And the base has a partial NSN number and a date of manufacture:

These mugs were a standard item to issue new recruits, as recalled by one soldier:

I joined the Regular Army, Infantry, in 1982 so my original issued kit was all ‘Falklands’ period kit – so to speak. We were issued a set of KFS, a green Osprey mug and two tin plates (the tin /aluminium plates were for use at camps where crockery was not provided i.e. central messing in the field or on some camps).

The mugs are also put to many other uses they were not designed for. During firefighting training I found them used to measure out the liquid used to make foam in practice fire extinguishers, a single cup full being placed into an empty extinguisher before it was topped up with water and pressurized.

Other Ranks’ Field Service Cap

Alongside its new battledress uniform, the British Army reintroduced the Field Service cap in 1937. The design dated back to the start of the century and had been used, amongst others, by the Royal Flying Corps during World War I. It had fallen from favour and was largely replaced by regimental pattern caps or the stiff peaked service dress cap. The FS cap, however, was easy to fold flat and tuck into a pocket or pack and so was far more practical than the SD cap. The same design was used for officers and other ranks; the officers being made of barathea (see here and here), whilst the other ranks version was made of plain khaki drab serge:

The cap was to be issued a size larger than a man normally wore and was to be positioned on the right side of the head, with the front just over the right eye:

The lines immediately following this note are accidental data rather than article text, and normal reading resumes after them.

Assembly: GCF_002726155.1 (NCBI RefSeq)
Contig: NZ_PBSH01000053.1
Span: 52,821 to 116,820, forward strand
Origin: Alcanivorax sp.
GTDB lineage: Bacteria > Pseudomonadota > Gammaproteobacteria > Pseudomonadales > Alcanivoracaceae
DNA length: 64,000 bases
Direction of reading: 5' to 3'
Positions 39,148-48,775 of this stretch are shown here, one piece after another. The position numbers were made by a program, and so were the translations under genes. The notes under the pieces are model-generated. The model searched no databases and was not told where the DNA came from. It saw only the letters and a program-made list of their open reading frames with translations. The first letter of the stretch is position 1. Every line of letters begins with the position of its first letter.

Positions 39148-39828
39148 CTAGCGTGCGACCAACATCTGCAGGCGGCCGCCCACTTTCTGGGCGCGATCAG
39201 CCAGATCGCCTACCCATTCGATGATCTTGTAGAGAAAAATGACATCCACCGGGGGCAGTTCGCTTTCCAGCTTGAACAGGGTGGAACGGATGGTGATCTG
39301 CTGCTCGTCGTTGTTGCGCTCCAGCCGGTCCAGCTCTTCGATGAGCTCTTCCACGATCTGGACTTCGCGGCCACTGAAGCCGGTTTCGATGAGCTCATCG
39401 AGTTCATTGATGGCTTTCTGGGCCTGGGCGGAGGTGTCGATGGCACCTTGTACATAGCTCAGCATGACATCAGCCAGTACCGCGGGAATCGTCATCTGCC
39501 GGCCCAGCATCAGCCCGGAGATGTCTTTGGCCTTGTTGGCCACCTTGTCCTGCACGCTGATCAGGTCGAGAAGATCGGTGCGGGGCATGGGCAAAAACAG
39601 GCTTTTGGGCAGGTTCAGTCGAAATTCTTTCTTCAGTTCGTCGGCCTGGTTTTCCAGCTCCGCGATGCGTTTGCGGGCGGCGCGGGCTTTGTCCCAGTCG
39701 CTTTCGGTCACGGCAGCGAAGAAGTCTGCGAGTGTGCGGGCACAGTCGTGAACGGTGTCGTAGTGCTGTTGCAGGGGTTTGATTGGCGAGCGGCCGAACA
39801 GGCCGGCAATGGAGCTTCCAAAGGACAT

Technically the cap could be undone and the sides worn down to offer protection to the ears and chin (although thankfully few chose to make the sartorial decision). In order to allow this feature to work, the sides were secured with small brass hooks that looped into metal grommets on the crown of the cap:

A pair of brass buttons were sewn to the front of the curtain that could be undone to allow the cap to be unfolded, but were usually just polished to give a soldierly appearance without being used:

The serge ran into the inside of the cap and acted as a sweat band, wear being seen on the inside of this example:

The crown was made of a cotton drill type fabric, note also the hooks from the curtain visible on the inside. The size, manufacturer and date are stamped into the cap here; 1938, a size 7 and produced by Collett Ltd:

Gordon Spikins was issued one of these caps as a member of the Army Cadet Corps:

We received our uniforms, which consisted of a battledress blouse, trousers (too long for me), a big, wide web belt, 1914 pattern, a pair of gaiters and a “forage cap”. This cap was to be worn on the right side of your head, with two buttons over the right eye. It took some practice to keep the hat on, particularly when you turned, as the hat spun off your head, to the anger of the NCO giving the orders!

DDPM Mk IV NBC Smock

Last year we looked at the Mk IV NBC trousers in the desert DPM camouflage here. Tonight we are taking a look at the matching smock:

The army’s CBRN aide memoire notes that:

The MK 4/4A suit comes in 6 standard sizes and a special size. Know your own size. The suit is to be worn over at least one layer of outer clothing, normally a combat suit, together with underwear which covers the armpits and crotch. In hot conditions you may be instructed to reduce the clothing worn under the suit.